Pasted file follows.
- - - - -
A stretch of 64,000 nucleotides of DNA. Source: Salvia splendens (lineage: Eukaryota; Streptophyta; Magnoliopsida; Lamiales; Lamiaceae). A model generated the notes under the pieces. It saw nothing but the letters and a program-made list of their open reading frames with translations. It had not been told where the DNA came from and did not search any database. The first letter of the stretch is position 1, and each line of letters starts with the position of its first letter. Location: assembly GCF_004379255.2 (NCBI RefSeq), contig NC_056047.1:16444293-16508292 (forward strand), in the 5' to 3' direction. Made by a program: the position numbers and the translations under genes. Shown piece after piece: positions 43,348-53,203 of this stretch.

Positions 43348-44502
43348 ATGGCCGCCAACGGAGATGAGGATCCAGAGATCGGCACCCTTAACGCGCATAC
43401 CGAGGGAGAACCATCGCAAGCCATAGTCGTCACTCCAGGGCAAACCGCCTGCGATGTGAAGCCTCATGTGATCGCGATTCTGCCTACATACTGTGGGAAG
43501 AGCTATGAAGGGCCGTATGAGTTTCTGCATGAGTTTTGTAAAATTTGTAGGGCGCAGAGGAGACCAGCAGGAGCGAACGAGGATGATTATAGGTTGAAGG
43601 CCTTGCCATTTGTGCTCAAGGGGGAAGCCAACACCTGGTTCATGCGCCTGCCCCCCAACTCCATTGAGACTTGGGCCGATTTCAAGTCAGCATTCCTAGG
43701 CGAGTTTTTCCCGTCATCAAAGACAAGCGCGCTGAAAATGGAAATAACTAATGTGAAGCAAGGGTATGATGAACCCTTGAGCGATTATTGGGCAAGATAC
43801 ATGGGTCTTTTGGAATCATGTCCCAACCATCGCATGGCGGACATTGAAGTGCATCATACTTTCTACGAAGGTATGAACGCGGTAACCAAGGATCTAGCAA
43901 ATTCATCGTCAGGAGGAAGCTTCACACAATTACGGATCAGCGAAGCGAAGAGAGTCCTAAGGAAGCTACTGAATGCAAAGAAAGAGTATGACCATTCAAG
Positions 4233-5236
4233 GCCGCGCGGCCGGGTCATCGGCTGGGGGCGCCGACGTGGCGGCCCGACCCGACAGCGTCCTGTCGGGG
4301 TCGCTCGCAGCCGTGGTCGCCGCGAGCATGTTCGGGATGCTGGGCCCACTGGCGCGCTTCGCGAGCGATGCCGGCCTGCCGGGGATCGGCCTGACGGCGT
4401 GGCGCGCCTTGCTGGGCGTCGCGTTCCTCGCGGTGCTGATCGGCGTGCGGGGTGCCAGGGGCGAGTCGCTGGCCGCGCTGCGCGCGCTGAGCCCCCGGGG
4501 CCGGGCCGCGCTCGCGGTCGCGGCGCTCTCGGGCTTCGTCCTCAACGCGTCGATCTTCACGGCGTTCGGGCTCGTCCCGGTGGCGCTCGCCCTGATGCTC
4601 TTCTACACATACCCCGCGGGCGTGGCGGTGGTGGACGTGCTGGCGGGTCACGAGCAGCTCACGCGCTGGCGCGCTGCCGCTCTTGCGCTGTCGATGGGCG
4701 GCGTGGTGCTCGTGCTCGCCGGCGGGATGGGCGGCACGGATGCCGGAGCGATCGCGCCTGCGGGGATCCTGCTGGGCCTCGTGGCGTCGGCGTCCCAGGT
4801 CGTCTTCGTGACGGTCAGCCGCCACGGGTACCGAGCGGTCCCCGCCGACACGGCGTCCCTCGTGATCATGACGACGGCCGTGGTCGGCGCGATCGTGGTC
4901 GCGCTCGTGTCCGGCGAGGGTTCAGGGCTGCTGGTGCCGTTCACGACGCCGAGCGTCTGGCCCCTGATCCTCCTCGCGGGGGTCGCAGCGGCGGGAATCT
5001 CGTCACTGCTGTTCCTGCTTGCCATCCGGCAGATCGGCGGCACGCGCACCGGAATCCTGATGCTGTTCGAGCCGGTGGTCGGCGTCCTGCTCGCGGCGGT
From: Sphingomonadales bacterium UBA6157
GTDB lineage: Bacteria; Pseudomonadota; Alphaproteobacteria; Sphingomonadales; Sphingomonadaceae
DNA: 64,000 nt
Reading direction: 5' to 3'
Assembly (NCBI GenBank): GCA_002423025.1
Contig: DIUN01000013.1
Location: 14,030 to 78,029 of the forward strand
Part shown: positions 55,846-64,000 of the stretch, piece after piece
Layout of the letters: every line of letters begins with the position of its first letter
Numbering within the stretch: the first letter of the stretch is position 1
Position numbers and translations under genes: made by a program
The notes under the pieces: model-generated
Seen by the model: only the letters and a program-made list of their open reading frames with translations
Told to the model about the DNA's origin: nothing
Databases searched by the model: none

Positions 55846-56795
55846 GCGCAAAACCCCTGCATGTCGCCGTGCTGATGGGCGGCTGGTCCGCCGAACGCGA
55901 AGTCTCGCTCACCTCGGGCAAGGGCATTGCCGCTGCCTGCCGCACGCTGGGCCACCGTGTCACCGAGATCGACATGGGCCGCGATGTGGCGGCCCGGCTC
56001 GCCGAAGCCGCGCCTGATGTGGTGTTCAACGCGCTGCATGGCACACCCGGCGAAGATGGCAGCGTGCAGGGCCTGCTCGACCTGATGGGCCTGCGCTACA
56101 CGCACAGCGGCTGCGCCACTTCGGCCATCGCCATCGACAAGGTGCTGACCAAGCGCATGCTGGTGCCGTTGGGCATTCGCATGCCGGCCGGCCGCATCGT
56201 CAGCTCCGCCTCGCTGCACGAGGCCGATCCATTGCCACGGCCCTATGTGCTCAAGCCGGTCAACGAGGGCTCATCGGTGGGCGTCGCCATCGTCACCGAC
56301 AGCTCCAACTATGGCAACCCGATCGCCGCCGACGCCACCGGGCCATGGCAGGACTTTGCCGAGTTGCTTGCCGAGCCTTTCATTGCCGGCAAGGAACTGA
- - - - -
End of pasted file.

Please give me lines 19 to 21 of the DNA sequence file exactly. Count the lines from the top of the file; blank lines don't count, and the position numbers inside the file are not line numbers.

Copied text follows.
5001 CGTCACTGCTGTTCCTGCTTGCCATCCGGCAGATCGGCGGCACGCGCACCGGAATCCTGATGCTGTTCGAGCCGGTGGTCGGCGTCCTGCTCGCGGCGGT
From: Sphingomonadales bacterium UBA6157
GTDB lineage: Bacteria; Pseudomonadota; Alphaproteobacteria; Sphingomonadales; Sphingomonadaceae